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Efforts to Protect Panama's Bona Island From Development

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Smithsonian asks to protect Panama's paradise island from tourism development

Thu, 09/20/2018 - 17:06

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The Smithsonian Tropical Research Institute (STRI) today asked to protect a paradise and uninhabited island of the Panamanian Pacific from the growing tourist development and turn it into a refuge for wildlife.

The scientific center has just begun a study on birds on Bona island, located in the Pacific very close to the Panama Canal, in an attempt to promote its preservation because "it is a nesting and breeding site little studied for thousands of tropical seabirds. 

The islet is only 10 nautical miles from the popular tourist Taboga island and "faces development pressures when it could be an ideal attraction for the growing ecotourism industry in Panama," the institute said in a statement.

"If we gather enough valuable data on birds, and work with preservation groups, we can go to the Ministry of the Environment with a proposal to create a Wildlife Refuge," said marine biologist Héctor Guzmán.

The study focuses on the genetics of populations, bird-fishermen interaction and the impact of plastics, explained the Smithsonian, which uses drones to estimate bird populations.

The Smithsonian is a recognized research center that depends on the US Government and whose headquarters for Latin America is located in Panama.



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  • Moderator_02 changed the title to Smithsonian asks to protect Panama's Bona Island from tourism development
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Government flip kills island oil terminal


Birds will remain protected on Isla Boná

Posted 26/04/2019

Panama’s  National Economic Council  (Cena), made up of different ministries, did an about-face on Friday, April 26  and said in a statement that it "rendered ineffective" the under wraps lease signed between the Municipality of Taboga and the company Bona Pacific Corp. for creating an oil terminal on Isla Boná. considered a sanctuary of marine birds.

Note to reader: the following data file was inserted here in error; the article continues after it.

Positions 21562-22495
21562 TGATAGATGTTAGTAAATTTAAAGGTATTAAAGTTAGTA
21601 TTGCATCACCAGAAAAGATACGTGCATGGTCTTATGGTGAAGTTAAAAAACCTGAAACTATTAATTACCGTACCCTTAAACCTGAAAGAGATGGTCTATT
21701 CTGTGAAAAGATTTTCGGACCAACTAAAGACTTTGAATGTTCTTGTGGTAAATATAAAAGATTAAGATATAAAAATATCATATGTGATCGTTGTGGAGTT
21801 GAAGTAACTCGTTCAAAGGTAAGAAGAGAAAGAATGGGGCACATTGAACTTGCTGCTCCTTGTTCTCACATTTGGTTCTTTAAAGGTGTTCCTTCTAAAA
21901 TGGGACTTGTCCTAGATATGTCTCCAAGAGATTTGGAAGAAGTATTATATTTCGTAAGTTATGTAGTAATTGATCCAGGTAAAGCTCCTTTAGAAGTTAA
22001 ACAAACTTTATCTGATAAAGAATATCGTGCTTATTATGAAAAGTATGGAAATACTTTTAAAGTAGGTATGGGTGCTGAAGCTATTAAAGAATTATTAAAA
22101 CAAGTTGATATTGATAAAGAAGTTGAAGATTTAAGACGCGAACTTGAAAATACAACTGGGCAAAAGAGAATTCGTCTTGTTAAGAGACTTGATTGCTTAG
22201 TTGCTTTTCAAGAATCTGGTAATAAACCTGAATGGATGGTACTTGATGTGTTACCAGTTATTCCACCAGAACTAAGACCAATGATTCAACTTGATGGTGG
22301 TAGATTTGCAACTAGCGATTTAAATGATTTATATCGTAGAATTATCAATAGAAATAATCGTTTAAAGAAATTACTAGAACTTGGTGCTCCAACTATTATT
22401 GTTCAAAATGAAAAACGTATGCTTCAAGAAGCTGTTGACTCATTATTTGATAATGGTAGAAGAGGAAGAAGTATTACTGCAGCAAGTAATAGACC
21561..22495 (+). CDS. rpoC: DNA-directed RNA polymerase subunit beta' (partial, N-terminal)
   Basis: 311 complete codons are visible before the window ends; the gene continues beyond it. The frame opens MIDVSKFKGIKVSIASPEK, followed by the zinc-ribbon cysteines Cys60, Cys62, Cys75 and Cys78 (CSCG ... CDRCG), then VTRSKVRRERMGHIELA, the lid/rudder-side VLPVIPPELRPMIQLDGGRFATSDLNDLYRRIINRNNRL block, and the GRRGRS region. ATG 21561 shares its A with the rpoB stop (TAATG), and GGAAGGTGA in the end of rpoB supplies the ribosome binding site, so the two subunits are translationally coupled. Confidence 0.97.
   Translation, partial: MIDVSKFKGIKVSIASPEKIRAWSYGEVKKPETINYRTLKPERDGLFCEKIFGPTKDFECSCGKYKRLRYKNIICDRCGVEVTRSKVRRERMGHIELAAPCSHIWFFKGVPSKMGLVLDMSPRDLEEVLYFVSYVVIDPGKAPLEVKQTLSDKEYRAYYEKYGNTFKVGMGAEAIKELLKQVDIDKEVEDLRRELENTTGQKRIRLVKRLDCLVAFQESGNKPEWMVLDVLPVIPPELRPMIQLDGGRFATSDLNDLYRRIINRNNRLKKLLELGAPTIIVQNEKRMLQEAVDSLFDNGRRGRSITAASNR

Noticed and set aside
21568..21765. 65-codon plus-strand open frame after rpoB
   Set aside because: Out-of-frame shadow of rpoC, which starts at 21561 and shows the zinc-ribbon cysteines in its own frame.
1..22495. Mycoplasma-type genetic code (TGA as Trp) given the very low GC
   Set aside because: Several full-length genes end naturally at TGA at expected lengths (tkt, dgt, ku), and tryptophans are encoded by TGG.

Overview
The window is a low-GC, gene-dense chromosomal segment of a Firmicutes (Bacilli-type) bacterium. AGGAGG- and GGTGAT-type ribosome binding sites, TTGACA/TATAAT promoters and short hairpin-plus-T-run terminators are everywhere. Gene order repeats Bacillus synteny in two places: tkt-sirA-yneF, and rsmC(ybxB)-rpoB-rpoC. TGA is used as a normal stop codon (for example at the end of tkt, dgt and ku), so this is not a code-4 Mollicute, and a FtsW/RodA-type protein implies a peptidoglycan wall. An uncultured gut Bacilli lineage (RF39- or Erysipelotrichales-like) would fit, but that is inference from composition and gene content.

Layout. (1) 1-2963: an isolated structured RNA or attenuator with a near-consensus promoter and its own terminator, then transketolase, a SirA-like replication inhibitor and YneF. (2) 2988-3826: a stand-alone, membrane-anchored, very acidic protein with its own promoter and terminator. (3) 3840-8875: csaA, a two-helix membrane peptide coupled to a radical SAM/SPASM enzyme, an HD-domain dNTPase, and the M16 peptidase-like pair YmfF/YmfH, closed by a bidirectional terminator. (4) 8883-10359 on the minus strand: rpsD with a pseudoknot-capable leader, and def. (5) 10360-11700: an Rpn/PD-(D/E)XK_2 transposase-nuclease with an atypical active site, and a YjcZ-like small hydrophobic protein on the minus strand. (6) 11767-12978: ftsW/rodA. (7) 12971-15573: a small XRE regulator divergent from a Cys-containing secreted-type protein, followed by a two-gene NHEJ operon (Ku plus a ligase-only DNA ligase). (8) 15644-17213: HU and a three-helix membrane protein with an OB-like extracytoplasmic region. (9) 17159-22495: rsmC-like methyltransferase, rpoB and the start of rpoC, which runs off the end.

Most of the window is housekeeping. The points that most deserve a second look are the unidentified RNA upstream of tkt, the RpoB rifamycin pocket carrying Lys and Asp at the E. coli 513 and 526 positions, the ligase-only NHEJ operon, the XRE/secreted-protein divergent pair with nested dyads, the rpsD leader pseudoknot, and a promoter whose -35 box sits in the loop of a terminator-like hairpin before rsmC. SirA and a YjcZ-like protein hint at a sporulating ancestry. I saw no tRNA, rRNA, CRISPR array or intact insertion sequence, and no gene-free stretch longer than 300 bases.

The Cena, which initially endorsed the contract in  March, explained that it changed its opinion "unanimously" after receiving complaints from the  Comptroller General and the Ministry of Environment, which says that Isla Boná is part of the Panama Maritime Corridor.

"The purpose of the lease would be incompatible with the purposes for which this Maritime Corridor was created," the statement added.

The 74 hectares island located near the Panama Canal, is a unique ecosystem where thousands of marine birds nest and reproduce each year, among other species.

Environmentalists have been protesting for several weeks to demand the suspension of the project and that the island be declared a wildlife refuge to be totally protected.

The protection of the island is a demand also from international organizations such as the Smithsonian Tropical Research Institute (STRI), one of the most important centers in the United States says an EFE News Agency report.

The project that the company Bona Pacific Corp (BPC) had planned to build on the island - and which was also opposed by the hotel sector - is a high-altitude oil terminal, which required an investment of $260 million.

The work included the construction of a 50-meter floating dock, a heliport, and eight tanks with a capacity of 100,000 barrels of oil each, according to the company's website.

The terminal was to supply fuel to the thousands of vessels that use the interoceanic canal, through which 6% of world trade passes.



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  • Moderator_02 changed the title to Efforts to Protect Panama's Bona Island From Development
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President sidesteps Isla Bona environmental  appeal  


Posted 23/05/2019

The fight by environmental groups for the bill that declaring declares Boná Island as a protected area continues as their appeal to have it included to be included in the upcoming extraordinary sessions was ignored by President  Varela.

 The Cabinet Council did not include the bill 167 - approved by the Environment Commission of the National Assembly on April 24 and which declares Boná Island located about 10 nautical miles from Taboga, a protected area.

 The initiative was not discussed in the first debate. Environmental groups, such as the Center for Environmental Advocacy (CIAM), asked the President to include the bill in extraordinary sessions.

Luisa Arauz, of CIAM's legal team, regretted that the president has not included the Boná island project and at the same time expressed concern about the inclusion of the draft law contract between the State and Minera Panamá.

"Evidently there is a lack of political will to protect the environment," said  Arauz.

The lawyer  said that they will not be left "with their arms crossed" and asked President Varela that, since he did not include the bill in extraordinary sessions, to approve an executive decree that declares Boná Island as a protected area.

The concerns of environmental groups arise from the intention to build a petroleum project on the island that is considered a migratory bird sanctuary.



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